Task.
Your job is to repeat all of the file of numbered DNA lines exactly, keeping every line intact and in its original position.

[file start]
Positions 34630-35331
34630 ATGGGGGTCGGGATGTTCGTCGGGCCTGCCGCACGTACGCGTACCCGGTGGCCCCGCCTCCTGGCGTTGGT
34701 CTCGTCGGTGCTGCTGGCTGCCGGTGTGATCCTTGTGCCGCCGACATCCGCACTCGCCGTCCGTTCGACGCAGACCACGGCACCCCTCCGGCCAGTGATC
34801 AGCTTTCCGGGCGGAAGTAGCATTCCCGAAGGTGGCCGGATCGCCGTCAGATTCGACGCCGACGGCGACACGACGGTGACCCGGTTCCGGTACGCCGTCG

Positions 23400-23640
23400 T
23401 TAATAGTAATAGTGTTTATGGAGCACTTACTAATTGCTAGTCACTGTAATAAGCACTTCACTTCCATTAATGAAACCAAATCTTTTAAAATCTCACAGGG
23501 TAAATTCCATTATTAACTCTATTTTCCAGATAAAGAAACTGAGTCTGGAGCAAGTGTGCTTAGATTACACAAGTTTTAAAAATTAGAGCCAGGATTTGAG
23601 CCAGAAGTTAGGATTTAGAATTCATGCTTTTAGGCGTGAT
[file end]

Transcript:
Positions 34630-35331
34630 ATGGGGGTCGGGATGTTCGTCGGGCCTGCCGCACGTACGCGTACCCGGTGGCCCCGCCTCCTGGCGTTGGT
34701 CTCGTCGGTGCTGCTGGCTGCCGGTGTGATCCTTGTGCCGCCGACATCCGCACTCGCCGTCCGTTCGACGCAGACCACGGCACCCCTCCGGCCAGTGATC
34801 AGCTTTCCGGGCGGAAGTAGCATTCCCGAAGGTGGCCGGATCGCCGTCAGATTCGACGCCGACGGCGACACGACGGTGACCCGGTTCCGGTACGCCGTCG

Positions 23400-23640
23400 T
23401 TAATAGTAATAGTGTTTATGGAGCACTTACTAATTGCTAGTCACTGTAATAAGCACTTCACTTCCATTAATGAAACCAAATCTTTTAAAATCTCACAGGG
23501 TAAATTCCATTATTAACTCTATTTTCCAGATAAAGAAACTGAGTCTGGAGCAAGTGTGCTTAGATTACACAAGTTTTAAAAATTAGAGCCAGGATTTGAG
23601 CCAGAAGTTAGGATTTAGAATTCATGCTTTTAGGCGTGAT